FORGOT YOUR DETAILS?

Samantha Ortega

“Her name is Dr. Doherty. She is the strictest and scariest teacher you’ll ever have,” commented my friend, Nicole. “She is the only teacher that teaches pre-calculus, so good luck. She goes over her lessons really fast and expects you to understand everything she teaches. If you have questions, she will make you feel dumb for asking them. I couldn’t keep up with her pace or deal with her unkindness, so I dropped her class the first month of school.” This thought crossed my mind as I saw her name on my list of courses my senior year. “Dr. Doherty for pre-calculus,” I exclaimed. Math was my favorite subject. I didn’t struggle in mathematics as I did in other courses. When I saw her name on my schedule, I had a feeling she was going to make my favorite class a challenging course this year.

On the first day of school, I walked into pre-calculus terrified. Dr. Doherty entered the room seconds after in a serious mood and began to introduce herself to the class. She explained what the course was going to consist of and proceeded to handout papers to take home. The next few days, my classmates and I discovered Dr. Doherty loved her job so much. However, because of her enthusiasm to explain to us a unit, we wouldn’t understand her logic.

As the first two months of school went by, my grade in her class was the lowest I’d ever had in math. My average in pre-calculus was a seventy-four. I was having trouble understanding her lessons and the homework assignments. Every time I jotted down notes, I would miss pieces of information from each unit because she would quickly erase the board after a few seconds. “Nicole was right, Dr. Doherty works at a fast pace,” I stated. Every homework and quiz handed back was at borderline for passing. It wasn’t until my last quiz grade that I considered dropping her class because I wasn’t learning.

I felt unsure about my decision. If I was going to drop a course, I knew I was going to feel like a quitter. And I was not a quitter. I realized after pondering enough that I wasn’t trying to resolve my issue, so the next time I attended pre-calculus, I gave my full attention to Dr. Doherty and her lesson. We were starting a new unit called Composite and Exponential Functions. It was the perfect time to try to learn from her teaching. When class was over, I looked at my journal and noticed every inch of it was covered in math notes. I knew I couldn’t give up yet. My next step to resolve my issue was to speak to her. I waited for my classmates to leave the room. When everyone was gone, I spoke to Dr. Doherty about how I could improve my grade in her class. She suggested that I attend tutoring every Tuesday and that was exactly what I did. There wasn’t a Tuesday I didn’t attend tutoring. Every time I went, Dr. Doherty was there. I took advantage of the time to get my homework done and understand her personality. I realized when I asked her questions, she wasn’t rude like everyone else described her. I felt more comfortable because now I wasn’t afraid to approach her. I worked hard to do my homework correctly, asked questions in class, and attended tutoring to bring my average up.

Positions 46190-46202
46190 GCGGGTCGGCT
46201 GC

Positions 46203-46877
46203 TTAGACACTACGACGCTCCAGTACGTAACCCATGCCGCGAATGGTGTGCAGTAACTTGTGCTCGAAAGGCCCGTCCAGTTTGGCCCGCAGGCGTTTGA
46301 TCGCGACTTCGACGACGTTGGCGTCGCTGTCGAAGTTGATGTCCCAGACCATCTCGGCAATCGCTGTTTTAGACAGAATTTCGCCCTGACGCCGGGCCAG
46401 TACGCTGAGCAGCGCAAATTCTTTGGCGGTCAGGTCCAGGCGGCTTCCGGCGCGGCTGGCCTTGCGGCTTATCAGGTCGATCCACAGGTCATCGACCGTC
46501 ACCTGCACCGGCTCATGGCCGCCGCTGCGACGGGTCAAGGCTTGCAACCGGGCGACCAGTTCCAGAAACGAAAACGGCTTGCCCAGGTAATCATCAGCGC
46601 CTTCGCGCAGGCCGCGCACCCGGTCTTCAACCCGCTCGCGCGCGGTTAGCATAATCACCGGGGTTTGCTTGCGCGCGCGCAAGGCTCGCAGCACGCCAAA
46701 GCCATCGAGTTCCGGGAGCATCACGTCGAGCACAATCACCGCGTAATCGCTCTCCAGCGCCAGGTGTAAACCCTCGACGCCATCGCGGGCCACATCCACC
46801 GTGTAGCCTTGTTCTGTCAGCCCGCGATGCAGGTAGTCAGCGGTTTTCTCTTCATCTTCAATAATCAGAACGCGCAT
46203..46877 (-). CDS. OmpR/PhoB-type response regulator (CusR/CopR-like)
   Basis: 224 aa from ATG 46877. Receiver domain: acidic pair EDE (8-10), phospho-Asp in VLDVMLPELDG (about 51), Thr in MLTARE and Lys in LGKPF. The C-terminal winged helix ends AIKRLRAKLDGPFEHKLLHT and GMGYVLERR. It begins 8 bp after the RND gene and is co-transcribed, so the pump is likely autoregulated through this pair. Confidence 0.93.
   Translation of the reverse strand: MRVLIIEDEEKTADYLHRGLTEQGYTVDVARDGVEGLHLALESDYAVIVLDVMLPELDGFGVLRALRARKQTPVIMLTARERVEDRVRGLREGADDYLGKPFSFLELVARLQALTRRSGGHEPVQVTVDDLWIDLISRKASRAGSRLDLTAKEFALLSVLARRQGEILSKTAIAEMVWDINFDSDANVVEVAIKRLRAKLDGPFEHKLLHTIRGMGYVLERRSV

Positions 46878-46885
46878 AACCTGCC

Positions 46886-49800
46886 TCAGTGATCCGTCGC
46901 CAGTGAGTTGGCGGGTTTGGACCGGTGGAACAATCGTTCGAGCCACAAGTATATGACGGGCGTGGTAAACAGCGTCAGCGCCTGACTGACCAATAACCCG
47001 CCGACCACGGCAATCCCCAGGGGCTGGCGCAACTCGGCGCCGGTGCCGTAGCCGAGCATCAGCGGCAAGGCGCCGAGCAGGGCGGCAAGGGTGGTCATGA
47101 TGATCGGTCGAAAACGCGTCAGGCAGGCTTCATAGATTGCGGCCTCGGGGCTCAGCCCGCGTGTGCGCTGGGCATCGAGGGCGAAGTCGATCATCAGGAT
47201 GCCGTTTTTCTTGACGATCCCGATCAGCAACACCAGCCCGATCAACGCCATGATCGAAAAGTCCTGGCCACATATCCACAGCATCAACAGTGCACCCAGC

As I kept attending tutoring and paying close attention to her lessons, all my class work, homework, quizzes, and tests improved. I noticed a great improvement the day I decided I was going to pay more attention in pre-calculus. I had passed the class with an A and learned so much from each and every unit in the course. After attending tutoring the rest of the year, I realized Dr. Doherty was not a bad teacher. She came off strict to show students that math was an important subject to comprehend and to take her class seriously. She was truly a great teacher. When students asked questions in class she wasn’t rude. The only time she made students feel uncomfortable about their questions was when the questions didn’t relate to the lesson.

Because of my math teacher, I learned an important lesson about life. I learned that I shouldn’t let other people’s experiences make me think mine will be the same as theirs. I am not them; I will create my own experiences because they are uniquely mine. For example, my friend, Nicole, gave up and her experience in that class was not great. On the other hand, my experience was truly a great one because I kept going. My math teacher, Dr. Doherty, helped me realize that. I walked into her class the first day of school believing she was rude, but after I took the time to understand her, she was a kind and charismatic individual.

Samantha Ortega

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